This morning though, when I started the car in the garage, (second try), the engine suddenly had a rough idle!? After driving it a while, when it had warmed up, it was still rough, but a bit better. It was the same when I started it this afternoon - rough when cold and still a bit rough when warm. This rough idle is new! Prior to this weekend the car always had a velvety smooth idle and started on the first crank. Now I think I must have damaged the engine by cranking it in the cold without it starting. (Though I REALLY hope I'm wrong.) Are these symptoms related or is it just coincidence? Any suggstions/experience will be welcome. I sure would like to get my old smooth idle and easy start back again. Thanks.

1962 MB 220SEb Fintail Sedan
1992 MB 300TE 4Matic Wagon
1995 Subaru Legacy AWD Wagon
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  #2  
Old 02-18-2003, 09:02 PM
Jackd
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I don't think you caused any damages to the engine by only trying to start it. If you tried to start it several times, there was a lot of unburned raw fuel going into the cylinders. I would have an oil change done as soon as possible.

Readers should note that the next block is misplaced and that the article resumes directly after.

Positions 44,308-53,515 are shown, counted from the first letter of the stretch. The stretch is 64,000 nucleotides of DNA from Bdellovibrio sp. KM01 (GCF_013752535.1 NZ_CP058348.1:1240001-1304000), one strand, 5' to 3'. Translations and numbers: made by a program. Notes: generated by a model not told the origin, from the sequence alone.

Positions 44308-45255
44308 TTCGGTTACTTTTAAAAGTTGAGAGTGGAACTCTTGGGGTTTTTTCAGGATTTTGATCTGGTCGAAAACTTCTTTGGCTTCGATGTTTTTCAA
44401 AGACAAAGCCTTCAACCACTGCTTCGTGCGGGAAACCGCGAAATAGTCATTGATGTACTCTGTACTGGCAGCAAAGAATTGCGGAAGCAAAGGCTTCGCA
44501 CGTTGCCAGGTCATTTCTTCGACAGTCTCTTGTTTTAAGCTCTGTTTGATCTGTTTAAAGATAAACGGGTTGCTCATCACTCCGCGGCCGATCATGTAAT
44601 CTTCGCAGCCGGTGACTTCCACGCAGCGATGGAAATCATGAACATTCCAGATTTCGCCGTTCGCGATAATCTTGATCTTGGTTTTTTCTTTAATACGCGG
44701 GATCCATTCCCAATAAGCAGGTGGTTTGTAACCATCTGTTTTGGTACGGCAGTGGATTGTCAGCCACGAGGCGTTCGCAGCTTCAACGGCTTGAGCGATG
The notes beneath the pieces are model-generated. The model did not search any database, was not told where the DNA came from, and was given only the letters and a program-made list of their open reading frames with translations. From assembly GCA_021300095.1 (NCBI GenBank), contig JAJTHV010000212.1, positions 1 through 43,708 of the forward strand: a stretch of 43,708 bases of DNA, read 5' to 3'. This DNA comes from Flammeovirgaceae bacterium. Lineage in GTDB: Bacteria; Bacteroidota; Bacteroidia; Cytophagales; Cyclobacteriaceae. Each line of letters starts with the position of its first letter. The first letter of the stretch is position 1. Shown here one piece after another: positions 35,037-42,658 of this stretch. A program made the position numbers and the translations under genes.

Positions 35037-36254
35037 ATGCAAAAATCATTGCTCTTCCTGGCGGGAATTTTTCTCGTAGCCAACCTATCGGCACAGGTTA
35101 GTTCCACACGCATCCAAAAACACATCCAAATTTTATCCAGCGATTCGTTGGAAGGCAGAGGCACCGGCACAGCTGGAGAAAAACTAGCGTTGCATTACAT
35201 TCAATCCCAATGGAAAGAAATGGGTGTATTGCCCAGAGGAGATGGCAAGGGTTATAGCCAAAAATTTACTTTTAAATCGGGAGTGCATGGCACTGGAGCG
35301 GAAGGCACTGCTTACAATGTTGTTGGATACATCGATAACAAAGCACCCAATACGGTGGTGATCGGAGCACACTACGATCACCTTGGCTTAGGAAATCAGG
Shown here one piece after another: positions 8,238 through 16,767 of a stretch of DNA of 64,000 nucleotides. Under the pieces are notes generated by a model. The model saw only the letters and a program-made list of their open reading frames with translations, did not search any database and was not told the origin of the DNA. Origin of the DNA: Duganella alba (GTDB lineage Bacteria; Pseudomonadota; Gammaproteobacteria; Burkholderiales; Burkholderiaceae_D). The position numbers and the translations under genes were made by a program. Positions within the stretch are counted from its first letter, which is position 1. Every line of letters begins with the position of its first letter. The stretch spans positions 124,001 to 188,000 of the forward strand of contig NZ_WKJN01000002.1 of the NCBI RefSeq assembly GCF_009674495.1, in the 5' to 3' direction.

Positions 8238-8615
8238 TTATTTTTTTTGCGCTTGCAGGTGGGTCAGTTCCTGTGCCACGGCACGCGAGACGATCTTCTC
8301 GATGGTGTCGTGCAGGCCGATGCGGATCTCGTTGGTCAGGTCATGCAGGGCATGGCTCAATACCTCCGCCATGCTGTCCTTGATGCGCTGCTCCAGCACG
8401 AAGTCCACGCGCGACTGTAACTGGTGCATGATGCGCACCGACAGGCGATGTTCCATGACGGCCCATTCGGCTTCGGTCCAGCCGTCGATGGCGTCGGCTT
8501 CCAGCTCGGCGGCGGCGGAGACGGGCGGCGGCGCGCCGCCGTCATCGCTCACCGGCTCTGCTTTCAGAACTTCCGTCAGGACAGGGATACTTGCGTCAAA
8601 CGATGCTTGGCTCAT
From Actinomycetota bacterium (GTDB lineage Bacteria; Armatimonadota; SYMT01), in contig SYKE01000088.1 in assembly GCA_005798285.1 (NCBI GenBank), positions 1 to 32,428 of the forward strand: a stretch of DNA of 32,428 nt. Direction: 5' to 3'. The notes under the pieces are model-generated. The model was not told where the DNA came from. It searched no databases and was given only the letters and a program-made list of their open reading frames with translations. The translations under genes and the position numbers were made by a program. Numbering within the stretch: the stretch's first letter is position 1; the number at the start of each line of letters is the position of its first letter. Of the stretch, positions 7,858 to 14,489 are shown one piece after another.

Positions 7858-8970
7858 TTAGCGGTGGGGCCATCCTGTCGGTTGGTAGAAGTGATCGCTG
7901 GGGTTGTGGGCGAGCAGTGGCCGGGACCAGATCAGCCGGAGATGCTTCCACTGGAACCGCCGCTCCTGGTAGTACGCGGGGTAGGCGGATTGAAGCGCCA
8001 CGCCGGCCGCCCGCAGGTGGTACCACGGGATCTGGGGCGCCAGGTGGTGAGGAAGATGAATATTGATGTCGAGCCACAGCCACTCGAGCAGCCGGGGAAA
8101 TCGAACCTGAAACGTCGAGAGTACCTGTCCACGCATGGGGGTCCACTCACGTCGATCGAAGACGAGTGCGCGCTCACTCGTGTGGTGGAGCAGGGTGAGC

From you nice warm garage to minus 20, you could have some water condensation in your gas tank, causing some rough engine malfunctions. Get your gas tank as low as possible, pour in a few bottles of gas line antifreeze (methylic alcool) with a good injectors cleaner.
jackD
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Old 02-18-2003, 09:26 PM
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Join Date: Jun 2002
Location: Connecticut
Posts: 118